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Include Managers in Employee Experience Strategy
Managers are often ignored when discussing the employee base, particularly when developing an employee experience strategy, said Dana E. Sims, an industrial organizational psychologist and the CEO and co-founder of Fedability
“Much of the attention to employee experience is on the frontline, individual contributor rather than those in management,” she said. “On top of this, the additional activities associated with building a better employee experience has been heaped onto the plate of the manager. As a result, managers are getting little benefit or attention but all of the added work.”
A common mistake is to assume that employee experience is one-size-fits-all. To prevent high performing, manager-level employees from heading for the exit, leaders need to begin focusing on their experience with the company. For example, Sims said many manager-level employees have been given the responsibility to manage their team’s wellness without having anyone concerned about theirs.
What's more, some managers have not been given the training or support needed to manage employees in a remote environment. Yet, they, themselves, are held accountable for teams they have difficulty managing. As a result, their wellness is suffering and they experience burnout as fast as – if not faster – than the team members they manage.
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'Herd Bias' Means Manager Resignations Are Contagious
Failure to act on the individual manager level can lead to significant problems at the organizational level. Zivit Inbar, an Australia-based human resources consultant and the founder and CEO of DifferenThinking, said that humans natural "herd bias" means that resignations can become contagious as others start to follow.
“If people from my company moved to a new employer and are happy, not to mention that they told me they received a significantly improved salary, why wouldn't I try it as well?” she said.
What's more, managers represent organizational culture in a very visible way — the way they behave, treat people, communicate, accept and sanction behaviors, and make decisions all make up the employee experience. When a good manager leaves, employees can become concerned about the future implications for them, which can lead to more departures.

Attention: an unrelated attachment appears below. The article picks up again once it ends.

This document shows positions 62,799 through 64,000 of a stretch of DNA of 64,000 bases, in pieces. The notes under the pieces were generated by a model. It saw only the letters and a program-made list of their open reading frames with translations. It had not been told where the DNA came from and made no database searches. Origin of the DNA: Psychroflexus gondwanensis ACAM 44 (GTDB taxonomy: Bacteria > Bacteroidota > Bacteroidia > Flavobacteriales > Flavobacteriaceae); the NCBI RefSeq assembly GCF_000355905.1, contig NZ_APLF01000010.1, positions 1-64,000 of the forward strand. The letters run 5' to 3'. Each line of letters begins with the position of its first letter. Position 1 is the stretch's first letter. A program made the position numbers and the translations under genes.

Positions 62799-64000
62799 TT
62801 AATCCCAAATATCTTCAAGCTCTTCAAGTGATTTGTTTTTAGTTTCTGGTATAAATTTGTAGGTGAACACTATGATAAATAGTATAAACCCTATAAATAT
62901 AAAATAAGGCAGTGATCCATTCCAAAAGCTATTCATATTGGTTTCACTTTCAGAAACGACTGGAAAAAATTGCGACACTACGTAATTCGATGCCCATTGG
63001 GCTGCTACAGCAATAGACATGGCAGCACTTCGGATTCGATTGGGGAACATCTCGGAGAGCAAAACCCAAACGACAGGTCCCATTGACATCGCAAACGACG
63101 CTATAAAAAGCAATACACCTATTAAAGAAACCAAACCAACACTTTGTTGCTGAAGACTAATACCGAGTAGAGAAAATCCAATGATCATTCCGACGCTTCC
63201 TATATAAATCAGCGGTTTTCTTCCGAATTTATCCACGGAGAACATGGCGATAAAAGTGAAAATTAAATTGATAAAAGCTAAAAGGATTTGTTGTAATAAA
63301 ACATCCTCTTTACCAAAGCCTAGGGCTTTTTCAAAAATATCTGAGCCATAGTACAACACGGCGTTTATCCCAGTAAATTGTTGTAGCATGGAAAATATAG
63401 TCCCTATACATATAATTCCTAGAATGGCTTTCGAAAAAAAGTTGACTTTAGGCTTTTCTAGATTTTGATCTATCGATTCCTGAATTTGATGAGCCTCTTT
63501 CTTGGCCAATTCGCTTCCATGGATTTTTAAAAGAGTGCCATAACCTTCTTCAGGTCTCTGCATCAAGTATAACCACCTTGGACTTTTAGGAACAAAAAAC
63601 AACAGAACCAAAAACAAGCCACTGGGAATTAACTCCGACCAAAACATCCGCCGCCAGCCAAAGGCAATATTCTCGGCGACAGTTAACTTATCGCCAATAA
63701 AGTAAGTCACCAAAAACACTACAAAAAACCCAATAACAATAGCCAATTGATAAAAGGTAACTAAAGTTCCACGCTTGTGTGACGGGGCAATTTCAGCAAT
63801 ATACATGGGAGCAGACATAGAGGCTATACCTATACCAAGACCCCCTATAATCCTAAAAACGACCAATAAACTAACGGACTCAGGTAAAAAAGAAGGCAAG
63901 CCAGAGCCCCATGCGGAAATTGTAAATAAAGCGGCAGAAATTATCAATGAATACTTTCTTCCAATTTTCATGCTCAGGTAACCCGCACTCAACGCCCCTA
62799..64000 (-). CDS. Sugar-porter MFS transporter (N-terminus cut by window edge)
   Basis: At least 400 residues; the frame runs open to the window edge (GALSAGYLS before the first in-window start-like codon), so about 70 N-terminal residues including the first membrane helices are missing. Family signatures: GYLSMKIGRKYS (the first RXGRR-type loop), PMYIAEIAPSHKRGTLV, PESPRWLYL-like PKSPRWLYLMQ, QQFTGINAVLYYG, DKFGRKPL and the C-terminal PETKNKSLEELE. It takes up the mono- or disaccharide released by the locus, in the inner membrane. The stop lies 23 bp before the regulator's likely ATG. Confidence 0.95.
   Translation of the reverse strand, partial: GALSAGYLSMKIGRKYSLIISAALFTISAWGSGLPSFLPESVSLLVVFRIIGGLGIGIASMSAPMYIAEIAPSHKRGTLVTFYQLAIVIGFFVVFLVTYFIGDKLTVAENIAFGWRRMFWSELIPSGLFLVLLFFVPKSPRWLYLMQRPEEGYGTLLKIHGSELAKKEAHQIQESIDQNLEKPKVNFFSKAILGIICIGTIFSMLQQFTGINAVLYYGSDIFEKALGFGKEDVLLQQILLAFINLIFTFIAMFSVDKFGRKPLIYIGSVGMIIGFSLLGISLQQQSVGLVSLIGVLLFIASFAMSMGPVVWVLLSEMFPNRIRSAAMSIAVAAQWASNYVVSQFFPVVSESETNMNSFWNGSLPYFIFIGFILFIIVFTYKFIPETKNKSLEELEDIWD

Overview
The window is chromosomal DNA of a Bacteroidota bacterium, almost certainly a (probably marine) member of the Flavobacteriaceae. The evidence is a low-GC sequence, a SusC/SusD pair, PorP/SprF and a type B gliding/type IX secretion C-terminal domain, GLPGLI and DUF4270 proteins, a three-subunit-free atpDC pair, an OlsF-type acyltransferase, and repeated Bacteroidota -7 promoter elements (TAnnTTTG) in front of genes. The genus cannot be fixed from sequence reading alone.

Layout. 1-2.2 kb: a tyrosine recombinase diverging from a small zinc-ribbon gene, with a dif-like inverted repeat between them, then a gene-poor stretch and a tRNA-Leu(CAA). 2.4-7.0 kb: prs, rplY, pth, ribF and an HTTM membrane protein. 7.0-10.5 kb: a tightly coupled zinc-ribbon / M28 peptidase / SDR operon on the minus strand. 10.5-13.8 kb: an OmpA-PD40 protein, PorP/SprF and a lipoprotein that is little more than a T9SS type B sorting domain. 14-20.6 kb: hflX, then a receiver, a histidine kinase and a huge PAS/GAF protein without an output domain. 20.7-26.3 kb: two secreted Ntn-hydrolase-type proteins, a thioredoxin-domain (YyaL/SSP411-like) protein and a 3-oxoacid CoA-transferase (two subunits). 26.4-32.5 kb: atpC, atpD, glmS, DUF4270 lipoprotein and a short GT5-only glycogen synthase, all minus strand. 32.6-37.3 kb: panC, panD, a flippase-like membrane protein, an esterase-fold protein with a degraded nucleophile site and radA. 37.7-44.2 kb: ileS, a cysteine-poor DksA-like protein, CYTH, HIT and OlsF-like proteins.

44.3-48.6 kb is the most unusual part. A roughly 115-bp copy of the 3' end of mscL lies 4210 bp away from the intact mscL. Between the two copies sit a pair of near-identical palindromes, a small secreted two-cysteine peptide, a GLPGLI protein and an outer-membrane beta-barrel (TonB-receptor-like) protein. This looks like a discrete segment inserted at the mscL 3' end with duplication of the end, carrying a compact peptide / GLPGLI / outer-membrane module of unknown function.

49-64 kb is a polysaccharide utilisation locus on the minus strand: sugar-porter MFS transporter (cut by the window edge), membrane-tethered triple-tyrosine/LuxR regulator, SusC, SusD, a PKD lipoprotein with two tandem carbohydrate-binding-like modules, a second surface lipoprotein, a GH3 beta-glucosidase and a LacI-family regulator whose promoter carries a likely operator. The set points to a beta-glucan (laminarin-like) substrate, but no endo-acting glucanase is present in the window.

“We expect managers to lead their teams in a prolonged crisis, support team members and ensure high performance," Inbar said. "We shouldn't forget that managers are human beings and some are struggling themselves — not only with their role as leaders but also personally."
Managers need support on both levels, and they do not receive it in many cases, she added.
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The Great Realization
It also means that employers need to think more openly about what work will look like in the future in increasingly practical terms. The Great Resignation is a "Great Realization" for corporate America, said Miles Everson, CEO of consultancy MBO Partners. The structure of work — what it is, how it's best performed and by whom — is undergoing a dramatic transformation that deserves the keen attention of managers, directors and C-suite executives alike, he said.
“Your employees are leaving, and you need to find a way to attract and retain top talent, which extends well beyond the traditional employee-employer work arrangements,” Everson said.
The Great Resignation will continue until the focus shifts to sustainable ways to access and engage employees over the long term, he added.
“Organizations need to recognize that unless and until you reorient your workforce structures to more innovative models that incorporate and scale the use of independent workers in collaboration with traditional full-time employees, some of your very best professionals and new hire candidates will not even consider working for you,” he said.